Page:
When I started thinking about getting into colored pencils, one question I didn’t pay much attention to was this: Do I need a full set of colored pencils to get started?
I didn’t pay much attention to that because I didn’t think I needed to. My default opinion was to get a full set. In order to do the type of art I wanted to do, I absolutely, positively HAD to buy the full set. It was just the way things were.
Since then, I’ve come to see the error of my youthful ways.
So Do I Need a Full Set of Colored Pencils or Not?
The plain and simple truth is that most of us are capable of making great art with as few as one color. Don’t believe me? Ever seen phenomenal graphite and charcoal drawings?
It’s even possible with draw great colored pencil work with only a handful of pencils.
Why Wouldn’t I Want to Get a Full Set of Colored Pencils?
The biggest reason most of us don’t buy full sets is cost. The initial investment can be substantial if you’re interested in higher quality pencils. I just bought a full set of Faber-Castell Polychromos for $161 and change. That was a huge amount of money for me and it took a considerable amount of effort to talk myself into the expense.
However, I strongly recommend you start out with the best tools you can—beginning with pencils and paper—so the only option is to buy smaller sets or get a few pencils as open stock.
You will pay more for each pencil that way, but ten Faber-Castell Polychromos pencils at $1.69 each (Dick Blick’s current price) is a lot easier on the budget than that full set.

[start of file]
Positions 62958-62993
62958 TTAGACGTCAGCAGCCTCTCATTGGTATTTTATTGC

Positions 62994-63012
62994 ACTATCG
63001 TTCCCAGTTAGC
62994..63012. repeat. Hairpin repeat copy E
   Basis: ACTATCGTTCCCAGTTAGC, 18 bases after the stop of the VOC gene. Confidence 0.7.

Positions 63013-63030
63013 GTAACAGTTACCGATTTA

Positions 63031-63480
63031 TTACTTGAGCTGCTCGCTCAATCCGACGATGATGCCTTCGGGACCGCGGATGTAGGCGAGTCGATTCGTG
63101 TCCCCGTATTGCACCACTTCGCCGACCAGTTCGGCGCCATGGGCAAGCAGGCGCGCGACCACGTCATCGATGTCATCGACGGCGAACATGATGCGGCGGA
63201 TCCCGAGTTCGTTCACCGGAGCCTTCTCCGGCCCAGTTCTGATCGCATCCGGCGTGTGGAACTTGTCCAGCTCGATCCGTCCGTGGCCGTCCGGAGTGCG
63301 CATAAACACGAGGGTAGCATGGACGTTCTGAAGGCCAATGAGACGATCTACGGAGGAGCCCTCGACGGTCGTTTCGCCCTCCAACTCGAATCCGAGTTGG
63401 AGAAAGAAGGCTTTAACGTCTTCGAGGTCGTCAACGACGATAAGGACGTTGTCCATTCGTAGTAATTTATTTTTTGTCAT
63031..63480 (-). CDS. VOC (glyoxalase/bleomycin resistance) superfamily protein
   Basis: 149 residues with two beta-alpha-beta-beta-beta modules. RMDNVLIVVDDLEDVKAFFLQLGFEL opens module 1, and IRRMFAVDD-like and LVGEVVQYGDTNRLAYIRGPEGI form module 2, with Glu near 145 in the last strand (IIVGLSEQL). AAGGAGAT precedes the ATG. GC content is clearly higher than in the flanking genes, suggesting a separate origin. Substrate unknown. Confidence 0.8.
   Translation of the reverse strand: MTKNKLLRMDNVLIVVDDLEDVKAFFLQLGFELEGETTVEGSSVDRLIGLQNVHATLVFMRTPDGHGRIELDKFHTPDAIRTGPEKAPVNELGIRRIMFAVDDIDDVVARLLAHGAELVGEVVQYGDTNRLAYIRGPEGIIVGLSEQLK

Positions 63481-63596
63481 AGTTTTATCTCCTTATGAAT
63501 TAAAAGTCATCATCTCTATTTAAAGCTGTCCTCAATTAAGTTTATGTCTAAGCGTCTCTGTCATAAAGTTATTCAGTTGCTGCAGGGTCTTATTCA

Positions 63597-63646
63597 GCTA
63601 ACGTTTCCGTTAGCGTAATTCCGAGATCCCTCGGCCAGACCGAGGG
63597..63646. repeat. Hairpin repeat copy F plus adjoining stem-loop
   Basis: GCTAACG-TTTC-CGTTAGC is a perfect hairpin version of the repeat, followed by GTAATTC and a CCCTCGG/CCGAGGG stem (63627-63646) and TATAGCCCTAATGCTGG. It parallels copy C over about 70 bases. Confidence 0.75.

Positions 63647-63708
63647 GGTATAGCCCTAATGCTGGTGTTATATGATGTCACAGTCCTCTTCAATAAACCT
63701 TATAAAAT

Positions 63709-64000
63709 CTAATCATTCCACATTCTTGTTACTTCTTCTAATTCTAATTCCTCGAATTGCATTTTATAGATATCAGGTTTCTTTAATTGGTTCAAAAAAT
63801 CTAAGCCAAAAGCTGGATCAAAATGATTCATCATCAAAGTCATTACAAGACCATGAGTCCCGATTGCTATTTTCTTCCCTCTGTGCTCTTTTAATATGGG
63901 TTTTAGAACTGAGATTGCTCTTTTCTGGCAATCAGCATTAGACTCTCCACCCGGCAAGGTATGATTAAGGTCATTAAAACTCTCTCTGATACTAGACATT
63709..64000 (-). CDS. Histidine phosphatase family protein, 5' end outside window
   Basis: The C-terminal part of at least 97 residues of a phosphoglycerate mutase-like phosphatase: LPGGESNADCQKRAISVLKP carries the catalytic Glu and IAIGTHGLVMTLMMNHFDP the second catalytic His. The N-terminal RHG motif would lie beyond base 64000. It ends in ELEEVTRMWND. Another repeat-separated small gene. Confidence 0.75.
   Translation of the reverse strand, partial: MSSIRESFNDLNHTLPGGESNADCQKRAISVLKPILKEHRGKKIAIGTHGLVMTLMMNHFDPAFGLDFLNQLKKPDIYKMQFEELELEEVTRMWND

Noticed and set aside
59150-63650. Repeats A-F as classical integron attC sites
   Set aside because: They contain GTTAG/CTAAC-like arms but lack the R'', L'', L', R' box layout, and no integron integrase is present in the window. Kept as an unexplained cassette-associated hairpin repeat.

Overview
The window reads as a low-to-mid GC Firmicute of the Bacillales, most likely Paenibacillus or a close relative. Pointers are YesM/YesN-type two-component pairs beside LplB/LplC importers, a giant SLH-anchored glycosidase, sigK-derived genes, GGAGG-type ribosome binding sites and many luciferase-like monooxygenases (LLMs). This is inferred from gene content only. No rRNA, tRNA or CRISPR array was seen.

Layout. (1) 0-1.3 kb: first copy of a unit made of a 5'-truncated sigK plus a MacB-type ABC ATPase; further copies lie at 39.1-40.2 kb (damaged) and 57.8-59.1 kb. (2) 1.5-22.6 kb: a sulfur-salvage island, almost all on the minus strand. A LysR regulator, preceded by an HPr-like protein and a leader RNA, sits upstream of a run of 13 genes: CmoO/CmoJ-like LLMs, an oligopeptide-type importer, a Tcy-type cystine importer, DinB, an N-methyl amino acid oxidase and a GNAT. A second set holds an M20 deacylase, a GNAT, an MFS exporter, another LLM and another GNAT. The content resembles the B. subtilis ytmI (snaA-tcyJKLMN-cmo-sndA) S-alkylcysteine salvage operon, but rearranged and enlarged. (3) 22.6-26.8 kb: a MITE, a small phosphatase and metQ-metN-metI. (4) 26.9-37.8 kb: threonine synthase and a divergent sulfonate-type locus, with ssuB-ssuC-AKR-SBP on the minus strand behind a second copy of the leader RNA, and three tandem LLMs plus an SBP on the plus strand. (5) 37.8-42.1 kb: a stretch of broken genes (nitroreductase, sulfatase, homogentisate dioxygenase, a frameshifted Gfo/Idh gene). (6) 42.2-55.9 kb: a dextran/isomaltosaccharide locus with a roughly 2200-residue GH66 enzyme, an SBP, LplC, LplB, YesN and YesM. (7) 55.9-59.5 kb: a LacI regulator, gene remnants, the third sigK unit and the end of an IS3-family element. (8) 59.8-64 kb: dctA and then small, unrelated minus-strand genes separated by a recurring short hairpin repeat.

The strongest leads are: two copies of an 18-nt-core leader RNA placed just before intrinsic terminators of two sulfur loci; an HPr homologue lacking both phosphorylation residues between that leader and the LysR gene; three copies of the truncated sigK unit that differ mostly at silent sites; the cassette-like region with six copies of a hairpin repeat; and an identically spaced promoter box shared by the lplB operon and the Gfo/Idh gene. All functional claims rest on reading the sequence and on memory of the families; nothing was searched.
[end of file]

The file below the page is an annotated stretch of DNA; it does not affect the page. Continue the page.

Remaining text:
And if you want to try more than one kind of pencil, buy five or six of the types you most want to try. If you like them, great! But if they don’t meet expectations, you don’t have a full set lying around unused and big hole in your finances.
But What Can I Do With Just a Few Pencils?
You might be surprised! Here are just a few suggestions to get you started.
Sketching—Even before I started using colored pencils exclusively, I used them for sketching. Whether from life, from photos, or from memory, sketching is a great way to practice drawing, and colored pencils are great for sketching.
This sketch is only one color.
I used two colors for this sketch.
Even if your colors don’t match your subject, they can make for fun and instructive sketching. I sketched this foal with blue pencils for a long-since forgotten reason, but it turned out delightfully well.
Plein Aire Drawing—Drawing on location is made-to-order for working with only a few pencils. My field kit doesn’t contain a full set of anything except for Koh-I-Nor woodless and there are only 24 colors in that set.
Yet with layering of colors and close attention to value, it is possible to draw anything.
Portraits & Other Finished Drawings—You can even do finished work with only a few colored pencils.
One of the illustrations in the post on how color theory influences art is a gray, rainy landscape. I used a very limited palette combined with gray paper to convey the look of that landscape.
And this portrait was drawn with no more than a dozen pencils, and probably not that many.
So whenever someone considering working with colored pencils asks me, “Do I need a full set of colored pencils?”, I now tell them they don’t. The truth is that you just don’t need every color in the rainbow to make great colored art.
Just a few pencils can serve you quite well.
Want to See How to Draw a Dog with a Limited Palette?
Sometime ago, I wrote on the subject of drawing with a limited palette for EmptyEasel. In this two-part series, I demonstrated how to do a limited palette colored pencil drawing of Toy Poodle. The series includes tips on using impressed lines to create details and how to correct mistakes.
If you’re interested in learning more about drawing with a limited palette, here are the links to those articles.